After having told the rather lengthy story of the Rosenthal family, I must return to Ludwig Friedrichs and his family. Ludwig (8) and Minna Rosenthal (9) were married in 1835. I have a tiny card on which "Cammerarius Rosenthal" Minna's father, invites his sister Wilhelmine Margarethe and her husband "Altermann Luhde" to attend the wedding.
Ludwig and Minna had four children, Carl (4), my grandfather, Marie, Hermine, and Clara. Ludwig died of typhoid fever when he was 39 years old (1842). The children were then, 4, 2, and 1 year old Minna took over her husband's business with the aid of a manager; but after six years she gave up doing this. She then had a hard time raising her children. Her manager, however, was able to buy an estate.
None of Minna's three daughters got married. (Incidently, the same is true of the three daughters of her brother Johann Carl.) One of the reasons that none of Minna's daughters married may have been that Minna could not provide a trousseau for her daughters; but that was not the only reason. Apparently, a young man was interested in Clara and wanted to marry her. In fact, I have a small letter containing a poem written by him for Clara. But nothing came of it. Later on it was said that Minna did not allow Clara to get married; Clara should take care of her.
Minna was said to be a stern mother. On the other hand, a letter she wrote shortly before her husband's death shows that she loved him dearly. Also in later years the letters she wrote to her children show her concern.
While Clara lived with her mother and took care of her until she died (1869), Marie and Hermine were teachers and governesses. When Marie and Clara were 38 and 35 years old (1876), they moved into a retirement home in Putbus on Rügen. This home was founded by Hofrat Bernhard Engelbrecht, the administrator of the Count Malte of Putbus, sometime after 1810, when the City of Putbus was developed by this Count. Hofrat Engelbrecht was one of those who had signed the will of Adolph Heinrich Friedrichs. Since Engelbrecht's wife was a nee Arnd, a daughter of Heinrich Arnd, the members of the Friedrichs family qualified to be admitted to the retirement home. Aunt Marie was still alive and well in 1916, when I visited her in this retirement home during my stay on RÃ¼gen in that year.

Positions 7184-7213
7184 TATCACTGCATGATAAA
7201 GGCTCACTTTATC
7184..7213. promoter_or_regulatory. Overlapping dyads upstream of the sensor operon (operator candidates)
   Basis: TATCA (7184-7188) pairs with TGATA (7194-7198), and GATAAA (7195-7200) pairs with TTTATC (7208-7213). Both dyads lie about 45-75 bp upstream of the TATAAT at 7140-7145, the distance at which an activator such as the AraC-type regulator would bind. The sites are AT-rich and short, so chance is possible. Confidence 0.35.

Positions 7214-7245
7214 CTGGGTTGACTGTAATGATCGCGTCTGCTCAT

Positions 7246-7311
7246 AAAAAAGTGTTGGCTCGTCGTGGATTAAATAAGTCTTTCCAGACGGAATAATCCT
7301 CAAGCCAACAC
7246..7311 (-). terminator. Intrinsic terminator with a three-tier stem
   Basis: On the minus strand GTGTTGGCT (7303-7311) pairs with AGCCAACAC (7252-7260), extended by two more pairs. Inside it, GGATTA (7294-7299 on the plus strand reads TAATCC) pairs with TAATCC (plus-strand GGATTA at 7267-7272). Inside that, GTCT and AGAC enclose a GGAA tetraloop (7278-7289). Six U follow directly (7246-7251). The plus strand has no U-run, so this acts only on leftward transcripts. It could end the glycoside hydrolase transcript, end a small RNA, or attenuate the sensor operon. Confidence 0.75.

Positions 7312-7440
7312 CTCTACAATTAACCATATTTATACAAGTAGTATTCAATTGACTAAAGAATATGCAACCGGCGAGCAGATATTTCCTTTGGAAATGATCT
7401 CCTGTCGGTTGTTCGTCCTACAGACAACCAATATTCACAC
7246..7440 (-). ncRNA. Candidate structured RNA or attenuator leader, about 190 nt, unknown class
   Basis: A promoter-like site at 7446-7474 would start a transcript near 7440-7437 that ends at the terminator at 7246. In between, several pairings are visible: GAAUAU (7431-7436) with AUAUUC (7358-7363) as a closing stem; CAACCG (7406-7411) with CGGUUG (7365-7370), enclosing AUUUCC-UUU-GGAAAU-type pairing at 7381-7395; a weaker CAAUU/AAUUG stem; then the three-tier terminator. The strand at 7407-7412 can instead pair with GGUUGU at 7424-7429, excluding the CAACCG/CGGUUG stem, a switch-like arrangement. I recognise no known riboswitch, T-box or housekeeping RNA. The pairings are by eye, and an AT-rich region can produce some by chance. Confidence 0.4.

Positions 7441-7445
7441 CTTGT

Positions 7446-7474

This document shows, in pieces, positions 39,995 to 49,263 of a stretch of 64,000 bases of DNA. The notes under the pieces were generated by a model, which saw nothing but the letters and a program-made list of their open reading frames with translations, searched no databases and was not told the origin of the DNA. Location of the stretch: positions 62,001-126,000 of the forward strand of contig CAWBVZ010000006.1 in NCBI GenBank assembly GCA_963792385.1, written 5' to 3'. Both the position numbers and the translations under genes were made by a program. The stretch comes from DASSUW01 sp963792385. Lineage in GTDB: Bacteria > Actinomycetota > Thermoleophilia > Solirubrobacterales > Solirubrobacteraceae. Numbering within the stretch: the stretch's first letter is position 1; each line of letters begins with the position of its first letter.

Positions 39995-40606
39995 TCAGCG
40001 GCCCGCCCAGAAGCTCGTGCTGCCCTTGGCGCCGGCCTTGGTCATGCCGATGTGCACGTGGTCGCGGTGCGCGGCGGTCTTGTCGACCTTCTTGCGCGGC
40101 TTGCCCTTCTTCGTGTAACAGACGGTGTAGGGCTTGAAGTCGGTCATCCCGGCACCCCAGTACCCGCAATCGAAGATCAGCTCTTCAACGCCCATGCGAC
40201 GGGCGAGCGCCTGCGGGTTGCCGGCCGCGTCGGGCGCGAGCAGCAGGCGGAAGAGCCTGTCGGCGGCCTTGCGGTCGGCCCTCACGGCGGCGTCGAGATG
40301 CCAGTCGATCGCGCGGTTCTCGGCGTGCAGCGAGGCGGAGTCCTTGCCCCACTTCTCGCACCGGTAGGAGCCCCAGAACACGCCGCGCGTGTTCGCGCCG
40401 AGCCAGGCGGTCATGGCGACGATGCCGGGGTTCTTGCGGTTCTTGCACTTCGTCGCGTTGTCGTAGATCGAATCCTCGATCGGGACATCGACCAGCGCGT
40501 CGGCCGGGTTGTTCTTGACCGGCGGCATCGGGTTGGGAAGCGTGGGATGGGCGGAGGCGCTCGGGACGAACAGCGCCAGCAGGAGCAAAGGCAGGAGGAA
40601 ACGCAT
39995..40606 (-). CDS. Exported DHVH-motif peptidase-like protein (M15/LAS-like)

Hermine had first founded a private school; later on (1878) she became the director of a newly established trade school for women, a rather novel institution at that time. This school was located in Kiel, a city at the southwestern corner of the Baltic Sea, where her brother lived at that time.
This brother of Hermine, my grandfather, Carl Friedrichs (4), would have liked to attend a university and study mainly history; but he could not do so since his mother could not have supported him. So he started as a clerk in a bookstore in Greifswald. Later on he took a position in a bookstore in Kiel. There he met another clerk, Hermann Heiberg, who at that time was also working in that store.
Later, Carl took a position in the book store of Hermann's father in Schleswig and soon, (1863), he got engaged to Hermann's sister, Nanny (5). A year later Carl was made the owner of the "Schwerssche Buchhandlung" in Kiel, which was the main bookstore used by the professors at the University in that city. A year later Carl and Nanny got married (1864).
Before telling about the life of Carl and Nanny Friedrichs I must relate ” at least to a certain degree " the story of the Heiberg family, which is quite involved and colorful.